"Oh, I wish I had noticed him!"
From their own observations and the notes and accounts of travellers who had preceded them, the boys made the following description of Pekin:
The boys regarded the point to which their attention was directed; and they regarded it more attentively when they were told that from that steep rock many thousands of men and women were hurled, solely for the offence of being Christians. Those that were not killed by the fall were drowned in the sea, and not one was allowed to escape. Pappenberg is known in history as the Tarpeian Rock of Japan. It is now used as a picnic resort of the foreign inhabitants of Nagasaki, and a more delightful spot for a pleasure excursion could not be easily found.
RESTAURANT AND TEA-GARDEN AT KIOTA. RESTAURANT AND TEA-GARDEN AT KIOTA.Mary had been seized with the prevailing mania for Japanese porcelain, and among the things in her list she had noted especially and underscored the words "some good things in Japanese cloisonné." Frank had seen a good many nice things in this kind of work, and he set about selecting, with the help of the Doctor and Fred, the articles he was to send home. He bought some in Yokohama, some in Tokio, and later on he[Pg 242] made some purchases in Kobe and Kioto. We will look at what he bought and see if his sister had reason to be pleased when the consignment reached her and was unpacked from its carefully arranged wrappings. "Long ago the Portuguese at Macao had a corresponding jargon for their intercourse with the Chinese: and it may be safely stated that wherever the Chinese have established permanent relations with any country, a language of trade has immediately sprung into existence, and is developed as time rolls on and its necessities multiply.
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"We are outside of treaty limits, and so we were obliged to have passports to come here. Foreigners may go freely within twenty-five miles of any of the treaty ports without special permission, but Kioto is just beyond the limit, as it is thirty miles from Osaka, and therefore the Japanese permit is needed. We had ours from the consul at Kobe, and had no trouble at all on coming here. A Japanese official called for them soon after we came to the hotel, and he bowed low as he received them. Then he spread the documents on the floor, and as he did so he fell on his hands and knees so as to bring his nose within six inches of the papers, and curve his back into the shape of an arch. He read the passports and copied our names into his note-book; or, at least, I suppose he did so, though I can't say positively. We can stay the time named in the permit without further interference; but if we stopped too long, we should probably be told some morning that a gentleman at Kobe was anxious to see us, and we had better start for there by the first train. The Japanese are so polite that they will never say a rude thing if they can help it, and they will even tell a plump falsehood rather than be uncivil. But the same thing has occurred in America, and so the Japs are not much worse than others, after all.CHINESE GENTLEMAN IN A SEDAN. CHINESE GENTLEMAN IN A SEDAN.GENERAL WARD. GENERAL WARD.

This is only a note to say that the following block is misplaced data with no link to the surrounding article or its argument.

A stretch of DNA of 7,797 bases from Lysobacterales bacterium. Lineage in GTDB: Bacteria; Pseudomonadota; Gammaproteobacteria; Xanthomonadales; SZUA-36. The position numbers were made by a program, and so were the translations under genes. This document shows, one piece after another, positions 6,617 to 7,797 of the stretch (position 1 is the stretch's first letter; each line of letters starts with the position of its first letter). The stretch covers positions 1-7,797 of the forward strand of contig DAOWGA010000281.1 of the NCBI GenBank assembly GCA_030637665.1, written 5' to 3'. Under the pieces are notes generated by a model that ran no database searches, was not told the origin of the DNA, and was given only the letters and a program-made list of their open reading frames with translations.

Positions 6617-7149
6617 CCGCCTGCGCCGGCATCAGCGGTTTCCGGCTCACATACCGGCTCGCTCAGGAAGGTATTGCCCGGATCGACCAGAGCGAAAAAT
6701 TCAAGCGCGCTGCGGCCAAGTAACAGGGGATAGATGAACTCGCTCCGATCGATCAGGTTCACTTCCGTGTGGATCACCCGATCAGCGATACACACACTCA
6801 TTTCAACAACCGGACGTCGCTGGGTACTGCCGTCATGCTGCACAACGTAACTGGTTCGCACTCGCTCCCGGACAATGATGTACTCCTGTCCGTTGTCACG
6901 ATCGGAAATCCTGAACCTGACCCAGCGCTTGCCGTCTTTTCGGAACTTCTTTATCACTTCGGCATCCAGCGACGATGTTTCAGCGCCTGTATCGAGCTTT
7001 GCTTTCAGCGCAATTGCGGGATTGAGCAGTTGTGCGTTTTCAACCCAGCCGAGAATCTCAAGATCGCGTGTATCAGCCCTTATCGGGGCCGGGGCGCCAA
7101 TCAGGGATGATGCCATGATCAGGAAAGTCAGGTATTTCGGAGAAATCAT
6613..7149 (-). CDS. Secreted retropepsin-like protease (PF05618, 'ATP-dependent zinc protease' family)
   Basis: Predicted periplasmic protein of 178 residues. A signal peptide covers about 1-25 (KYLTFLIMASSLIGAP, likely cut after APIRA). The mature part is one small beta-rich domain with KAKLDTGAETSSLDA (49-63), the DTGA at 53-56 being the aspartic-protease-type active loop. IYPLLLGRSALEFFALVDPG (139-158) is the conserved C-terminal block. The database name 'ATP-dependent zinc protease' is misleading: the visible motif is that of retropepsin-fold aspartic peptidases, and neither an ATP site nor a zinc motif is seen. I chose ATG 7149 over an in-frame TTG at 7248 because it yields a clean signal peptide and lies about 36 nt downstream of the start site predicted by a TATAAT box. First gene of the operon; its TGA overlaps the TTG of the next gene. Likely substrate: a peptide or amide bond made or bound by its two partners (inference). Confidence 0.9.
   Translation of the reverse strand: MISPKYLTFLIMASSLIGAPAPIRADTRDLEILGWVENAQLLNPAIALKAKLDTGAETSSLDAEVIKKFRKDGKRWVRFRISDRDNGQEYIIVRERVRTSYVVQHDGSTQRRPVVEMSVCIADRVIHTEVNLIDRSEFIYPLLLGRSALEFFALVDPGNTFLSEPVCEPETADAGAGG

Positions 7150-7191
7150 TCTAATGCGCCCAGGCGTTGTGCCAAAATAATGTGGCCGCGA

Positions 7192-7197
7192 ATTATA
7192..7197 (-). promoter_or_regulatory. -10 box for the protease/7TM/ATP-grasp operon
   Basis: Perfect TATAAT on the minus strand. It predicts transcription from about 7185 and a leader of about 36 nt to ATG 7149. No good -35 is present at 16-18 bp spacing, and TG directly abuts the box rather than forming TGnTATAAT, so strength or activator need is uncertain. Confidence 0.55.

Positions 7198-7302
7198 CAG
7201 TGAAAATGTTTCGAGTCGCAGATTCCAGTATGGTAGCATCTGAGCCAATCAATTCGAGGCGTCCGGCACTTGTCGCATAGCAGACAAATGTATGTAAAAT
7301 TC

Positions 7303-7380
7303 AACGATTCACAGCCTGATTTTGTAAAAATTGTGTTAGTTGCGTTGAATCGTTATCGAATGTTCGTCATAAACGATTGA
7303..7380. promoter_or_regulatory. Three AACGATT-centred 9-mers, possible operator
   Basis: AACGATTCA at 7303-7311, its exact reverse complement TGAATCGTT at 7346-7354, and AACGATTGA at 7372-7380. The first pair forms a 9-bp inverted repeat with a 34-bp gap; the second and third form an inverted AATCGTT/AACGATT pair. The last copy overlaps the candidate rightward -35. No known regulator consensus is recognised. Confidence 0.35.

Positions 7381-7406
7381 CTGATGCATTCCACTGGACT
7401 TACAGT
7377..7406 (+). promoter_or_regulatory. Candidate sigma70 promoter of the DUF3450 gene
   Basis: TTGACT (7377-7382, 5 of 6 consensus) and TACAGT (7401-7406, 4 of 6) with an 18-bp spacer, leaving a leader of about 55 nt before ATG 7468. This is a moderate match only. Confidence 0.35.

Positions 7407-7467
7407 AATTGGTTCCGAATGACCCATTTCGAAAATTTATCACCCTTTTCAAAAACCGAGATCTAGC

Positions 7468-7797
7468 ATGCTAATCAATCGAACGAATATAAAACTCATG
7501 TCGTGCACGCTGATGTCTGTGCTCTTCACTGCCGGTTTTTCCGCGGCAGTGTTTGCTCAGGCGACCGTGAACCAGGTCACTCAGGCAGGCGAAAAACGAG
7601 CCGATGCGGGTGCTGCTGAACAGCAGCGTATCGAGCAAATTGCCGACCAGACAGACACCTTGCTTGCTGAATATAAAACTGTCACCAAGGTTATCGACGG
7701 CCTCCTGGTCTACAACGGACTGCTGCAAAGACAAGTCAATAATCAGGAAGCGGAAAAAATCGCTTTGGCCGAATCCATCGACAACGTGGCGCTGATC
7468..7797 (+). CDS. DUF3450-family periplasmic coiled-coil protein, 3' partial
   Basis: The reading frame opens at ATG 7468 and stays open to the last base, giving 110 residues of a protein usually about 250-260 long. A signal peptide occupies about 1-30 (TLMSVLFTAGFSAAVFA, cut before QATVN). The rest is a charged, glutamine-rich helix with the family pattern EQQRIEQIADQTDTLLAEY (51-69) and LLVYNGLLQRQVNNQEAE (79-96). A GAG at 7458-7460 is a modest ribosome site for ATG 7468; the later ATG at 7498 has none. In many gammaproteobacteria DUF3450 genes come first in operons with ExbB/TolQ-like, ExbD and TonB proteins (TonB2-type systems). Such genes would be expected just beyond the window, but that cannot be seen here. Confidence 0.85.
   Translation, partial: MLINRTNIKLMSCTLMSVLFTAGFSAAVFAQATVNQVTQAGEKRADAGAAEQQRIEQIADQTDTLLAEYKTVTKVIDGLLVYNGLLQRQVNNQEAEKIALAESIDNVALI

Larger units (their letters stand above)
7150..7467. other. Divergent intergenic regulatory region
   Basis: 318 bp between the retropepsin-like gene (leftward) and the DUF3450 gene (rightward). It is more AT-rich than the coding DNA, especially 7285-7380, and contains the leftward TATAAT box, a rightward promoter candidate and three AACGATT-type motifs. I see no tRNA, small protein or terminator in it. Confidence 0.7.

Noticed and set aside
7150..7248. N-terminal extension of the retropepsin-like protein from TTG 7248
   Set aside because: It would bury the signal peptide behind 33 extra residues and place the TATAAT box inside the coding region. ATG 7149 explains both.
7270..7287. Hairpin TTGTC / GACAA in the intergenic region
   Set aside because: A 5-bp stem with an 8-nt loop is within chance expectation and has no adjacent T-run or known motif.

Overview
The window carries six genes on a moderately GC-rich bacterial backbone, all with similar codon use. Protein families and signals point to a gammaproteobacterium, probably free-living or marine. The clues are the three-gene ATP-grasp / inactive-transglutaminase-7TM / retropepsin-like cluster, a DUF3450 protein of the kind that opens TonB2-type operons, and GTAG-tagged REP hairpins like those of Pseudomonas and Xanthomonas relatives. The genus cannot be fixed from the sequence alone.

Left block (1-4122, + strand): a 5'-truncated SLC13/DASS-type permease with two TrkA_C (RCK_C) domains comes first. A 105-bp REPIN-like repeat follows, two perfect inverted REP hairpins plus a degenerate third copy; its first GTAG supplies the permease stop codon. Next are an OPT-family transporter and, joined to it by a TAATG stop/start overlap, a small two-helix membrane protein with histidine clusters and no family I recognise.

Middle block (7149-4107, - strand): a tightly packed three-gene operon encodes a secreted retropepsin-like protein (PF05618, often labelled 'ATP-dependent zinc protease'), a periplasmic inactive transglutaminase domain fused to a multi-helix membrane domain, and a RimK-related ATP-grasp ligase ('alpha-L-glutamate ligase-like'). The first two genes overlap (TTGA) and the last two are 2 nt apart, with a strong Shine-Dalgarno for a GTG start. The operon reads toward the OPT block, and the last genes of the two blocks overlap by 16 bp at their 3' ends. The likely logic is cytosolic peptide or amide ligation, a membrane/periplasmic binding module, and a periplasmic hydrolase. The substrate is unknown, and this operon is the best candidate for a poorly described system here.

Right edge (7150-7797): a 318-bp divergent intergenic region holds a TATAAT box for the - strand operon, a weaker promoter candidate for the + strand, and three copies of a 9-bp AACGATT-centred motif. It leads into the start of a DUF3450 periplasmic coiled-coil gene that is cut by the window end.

"The word typhoon comes from the Japanese 'Tai-Fun,' which means 'great wind,' and the meaning is admirably descriptive of the thing itself. There is no greater wind in the world than a typhoon; the traditional wind that would blow the hair off the back of a dog is as nothing to it. A cyclone is the same sort of thing, and the two terms are interchangeable; cyclone is the name of European origin, while typhoon comes from the Asiatic.They left the river at Fushimi, and followed what seemed to be an almost continuous street for six miles or more. Formerly the great route for travellers and commerce between Osaka and Kioto was by way of the river as far as Fushimi, and thence by the road. The result of this state of affairs for centuries was to build up a long village largely composed of hotels and tea-houses. Their business has somewhat fallen off since the[Pg 289] completion of the railway from Kioto to Osaka and Kobe; but there is still enough to maintain a considerable number of them. There is one large hotel, at the foot of the Inari hill, about two miles from the centre of Kioto, where the jin-riki-sha coolies invariably stop for a short rest, and to take tea at the expense of their employers. The custom was carefully observed in the present instance, and our friends were shown to the rear of the hotel, where there was a pretty garden with a little fountain supplied from the hill above. They sipped their tea, and gave side-glances at the black-eyed maids that were moving around the house; and when John announced that the coolies were rested, the journey was resumed.详情